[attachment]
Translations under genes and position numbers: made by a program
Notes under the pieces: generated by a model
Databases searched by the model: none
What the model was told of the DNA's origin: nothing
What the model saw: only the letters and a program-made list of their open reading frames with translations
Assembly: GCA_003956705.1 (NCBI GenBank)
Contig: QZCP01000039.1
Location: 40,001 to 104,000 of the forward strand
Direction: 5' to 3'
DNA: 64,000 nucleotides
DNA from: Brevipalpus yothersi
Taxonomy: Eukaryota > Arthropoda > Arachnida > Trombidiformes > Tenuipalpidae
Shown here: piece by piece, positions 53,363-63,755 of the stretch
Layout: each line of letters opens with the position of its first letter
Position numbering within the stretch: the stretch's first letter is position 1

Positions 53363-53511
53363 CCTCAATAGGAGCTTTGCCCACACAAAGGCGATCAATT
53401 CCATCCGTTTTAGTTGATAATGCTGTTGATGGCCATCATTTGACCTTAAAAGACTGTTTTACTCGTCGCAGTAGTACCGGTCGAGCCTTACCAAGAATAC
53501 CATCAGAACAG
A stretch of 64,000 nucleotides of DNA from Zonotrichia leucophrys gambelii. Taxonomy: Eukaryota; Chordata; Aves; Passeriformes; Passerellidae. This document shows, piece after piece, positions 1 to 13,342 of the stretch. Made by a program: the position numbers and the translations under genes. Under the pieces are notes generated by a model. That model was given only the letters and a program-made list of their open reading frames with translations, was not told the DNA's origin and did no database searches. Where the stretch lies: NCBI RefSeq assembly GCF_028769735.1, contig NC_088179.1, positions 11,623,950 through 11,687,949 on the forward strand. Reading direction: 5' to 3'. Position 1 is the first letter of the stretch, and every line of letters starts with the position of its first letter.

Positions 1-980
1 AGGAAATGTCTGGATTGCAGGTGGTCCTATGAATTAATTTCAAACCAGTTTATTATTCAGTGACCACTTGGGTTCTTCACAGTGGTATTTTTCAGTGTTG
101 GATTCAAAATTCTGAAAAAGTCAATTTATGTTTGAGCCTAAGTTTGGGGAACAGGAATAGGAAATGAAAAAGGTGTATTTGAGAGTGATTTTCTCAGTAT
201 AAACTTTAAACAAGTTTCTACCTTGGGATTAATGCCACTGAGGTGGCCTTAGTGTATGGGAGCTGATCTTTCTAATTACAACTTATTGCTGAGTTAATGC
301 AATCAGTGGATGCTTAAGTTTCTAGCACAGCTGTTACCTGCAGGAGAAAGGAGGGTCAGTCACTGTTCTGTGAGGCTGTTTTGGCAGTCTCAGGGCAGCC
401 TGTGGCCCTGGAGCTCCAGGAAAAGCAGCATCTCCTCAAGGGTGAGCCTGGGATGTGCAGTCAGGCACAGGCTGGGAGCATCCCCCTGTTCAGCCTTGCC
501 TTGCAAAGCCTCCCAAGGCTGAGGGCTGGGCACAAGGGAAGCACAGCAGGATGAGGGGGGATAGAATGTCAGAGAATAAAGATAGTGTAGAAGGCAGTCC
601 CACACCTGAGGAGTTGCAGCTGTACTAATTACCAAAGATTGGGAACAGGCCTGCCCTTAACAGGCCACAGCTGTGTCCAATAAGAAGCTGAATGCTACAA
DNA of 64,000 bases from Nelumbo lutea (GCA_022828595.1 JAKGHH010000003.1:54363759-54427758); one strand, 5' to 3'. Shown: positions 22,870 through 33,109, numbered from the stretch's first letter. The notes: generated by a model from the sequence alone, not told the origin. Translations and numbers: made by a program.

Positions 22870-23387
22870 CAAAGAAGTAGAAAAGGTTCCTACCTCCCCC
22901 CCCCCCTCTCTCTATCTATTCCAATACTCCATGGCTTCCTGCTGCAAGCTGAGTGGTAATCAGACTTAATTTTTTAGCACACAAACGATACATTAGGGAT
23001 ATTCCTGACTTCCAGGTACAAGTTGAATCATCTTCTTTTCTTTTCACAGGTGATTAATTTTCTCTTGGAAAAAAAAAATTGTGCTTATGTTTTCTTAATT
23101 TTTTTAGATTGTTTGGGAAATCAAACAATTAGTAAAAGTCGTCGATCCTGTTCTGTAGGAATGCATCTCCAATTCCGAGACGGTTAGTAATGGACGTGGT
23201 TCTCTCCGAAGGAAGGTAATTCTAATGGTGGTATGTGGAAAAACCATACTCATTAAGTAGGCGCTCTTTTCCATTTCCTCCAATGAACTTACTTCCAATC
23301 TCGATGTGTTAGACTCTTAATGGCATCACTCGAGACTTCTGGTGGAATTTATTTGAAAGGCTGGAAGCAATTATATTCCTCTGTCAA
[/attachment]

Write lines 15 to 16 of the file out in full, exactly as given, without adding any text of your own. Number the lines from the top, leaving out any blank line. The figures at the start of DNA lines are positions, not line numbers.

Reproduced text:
Position numbering within the stretch: the stretch's first letter is position 1

Positions 53363-53511